clock menu more-arrow no yes mobile

Filed under:

What’s next for the Heat’s point guard position?

New, comments

The need for someone else to step up is vital.

NBA: Miami Heat at New Orleans Pelicans Chuck Cook-USA TODAY Sports

Goran Dragic has been the centerpiece and sole pure “point guard” for the Miami Heat for the past six out of seven seasons. Dragic is currently listed as one of two active point guards on the team with the other one being Gabe Vincent. Vincent is averaging two points a game, so it’s safe to say Goran carries the load.

But, what’s going to happen if Dragic leaves Miami this offseason? Even if he stays, he will be playing in his 12th NBA season, with the feel of him wearing down. Which player or players are expected to fill his role?

It may not be a “traditional” point guard, but despite that, someone’s going to need to step up.

The first transparent option other than Dragic would be Kendrick Nunn. Seriously, what’s not to like about this kid? Coming from Oakland University in Michigan, where he averaged 25.9 points per game and shot the three-ball at 39%, he hasn’t slowed down in the NBA, at all. At the time that the season got suspended, Nunn was averaging 15.6 points per game and 3.4 assists on just under 30 minutes per game. Listed as a shooting guard, Nunn has taken over some of the stress for Goran. Also, Nunn can whip the ball around to his teammates, resulting in a better shot. Right now, he’s the Heat’s second option, and he has adjusted to the role very well.

Behind Nunn, Tyler Herro could and has been another option. Listed as 6’5, he would obviously be much taller than other point guards, but that leads to downsides as well. Herro has solid ball-handling skills, but if he were the consistent point guard, that would present some problems. First, Herro isn’t a phenomenal passer, making it harder to set up plays off that position. Secondly, Herro would be limited to what he has to bring to the team. Tyler is a dead-eye shooter, and you don’t want to leave him open at all costs. However, if he would have to run the point guard position, odds are his three-point attempts would be headed way south. It would be a huge shame to lose that ability from Herro.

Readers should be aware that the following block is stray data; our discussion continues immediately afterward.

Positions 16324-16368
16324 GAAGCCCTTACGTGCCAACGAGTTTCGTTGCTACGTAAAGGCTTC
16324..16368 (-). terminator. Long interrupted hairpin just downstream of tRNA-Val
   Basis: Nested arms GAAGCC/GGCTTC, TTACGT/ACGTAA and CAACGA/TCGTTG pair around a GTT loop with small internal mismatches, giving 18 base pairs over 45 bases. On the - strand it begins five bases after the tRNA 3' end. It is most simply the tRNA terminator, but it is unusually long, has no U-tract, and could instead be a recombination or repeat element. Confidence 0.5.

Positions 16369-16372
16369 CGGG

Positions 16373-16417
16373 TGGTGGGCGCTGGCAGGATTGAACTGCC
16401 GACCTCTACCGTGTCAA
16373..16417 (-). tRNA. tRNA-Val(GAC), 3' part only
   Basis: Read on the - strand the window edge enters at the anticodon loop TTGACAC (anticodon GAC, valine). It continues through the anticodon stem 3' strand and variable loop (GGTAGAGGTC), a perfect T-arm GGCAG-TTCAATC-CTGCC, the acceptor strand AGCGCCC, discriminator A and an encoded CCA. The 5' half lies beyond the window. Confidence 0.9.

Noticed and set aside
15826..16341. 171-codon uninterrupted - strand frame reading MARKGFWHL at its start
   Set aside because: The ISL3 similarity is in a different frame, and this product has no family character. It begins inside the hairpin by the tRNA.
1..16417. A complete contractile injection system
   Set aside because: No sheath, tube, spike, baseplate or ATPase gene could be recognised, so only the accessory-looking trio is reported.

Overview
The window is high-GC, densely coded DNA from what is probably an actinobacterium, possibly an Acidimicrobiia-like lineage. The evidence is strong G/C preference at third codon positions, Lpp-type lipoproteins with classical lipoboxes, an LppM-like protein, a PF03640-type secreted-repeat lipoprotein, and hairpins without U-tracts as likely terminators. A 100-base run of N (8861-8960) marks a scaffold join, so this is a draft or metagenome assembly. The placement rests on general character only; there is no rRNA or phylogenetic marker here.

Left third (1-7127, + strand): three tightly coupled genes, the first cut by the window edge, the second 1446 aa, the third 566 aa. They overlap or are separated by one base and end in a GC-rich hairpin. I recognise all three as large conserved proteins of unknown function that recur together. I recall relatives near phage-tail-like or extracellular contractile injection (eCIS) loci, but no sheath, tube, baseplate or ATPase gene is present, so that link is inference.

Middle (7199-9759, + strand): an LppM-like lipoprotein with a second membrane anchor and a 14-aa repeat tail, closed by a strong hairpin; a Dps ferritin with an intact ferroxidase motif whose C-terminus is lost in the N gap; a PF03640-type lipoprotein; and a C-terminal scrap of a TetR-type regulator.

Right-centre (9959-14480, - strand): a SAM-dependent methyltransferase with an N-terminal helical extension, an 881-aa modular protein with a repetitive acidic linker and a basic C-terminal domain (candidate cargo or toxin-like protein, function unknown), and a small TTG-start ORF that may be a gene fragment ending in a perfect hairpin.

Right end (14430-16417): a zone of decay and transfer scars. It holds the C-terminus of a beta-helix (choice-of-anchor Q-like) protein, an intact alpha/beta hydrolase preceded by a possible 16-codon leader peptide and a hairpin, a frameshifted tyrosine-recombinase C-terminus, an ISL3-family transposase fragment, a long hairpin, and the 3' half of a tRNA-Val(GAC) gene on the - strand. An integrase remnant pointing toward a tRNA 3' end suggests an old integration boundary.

NBA: Miami Heat at Orlando Magic Reinhold Matay-USA TODAY Sports

If you’re thinking about the NBA draft, yes the Heat should definitely look at a point guard. Again, regardless of Dragic’s decision, the need for a point guard is vital. Hopefully for their pick in the first round, which will be in the ’20s, a compatible point guard will still be on the board.

The Heat have adjusted incredibly well with what they have at the point guard position so far this season. Could they surprise people with a trade down the road? Or take the conventional route and draft another point guard? Perhaps there’s another diamond in the rough in the G-League, like Nunn, that the Heat could develop. Only time will tell, but the clock is ticking.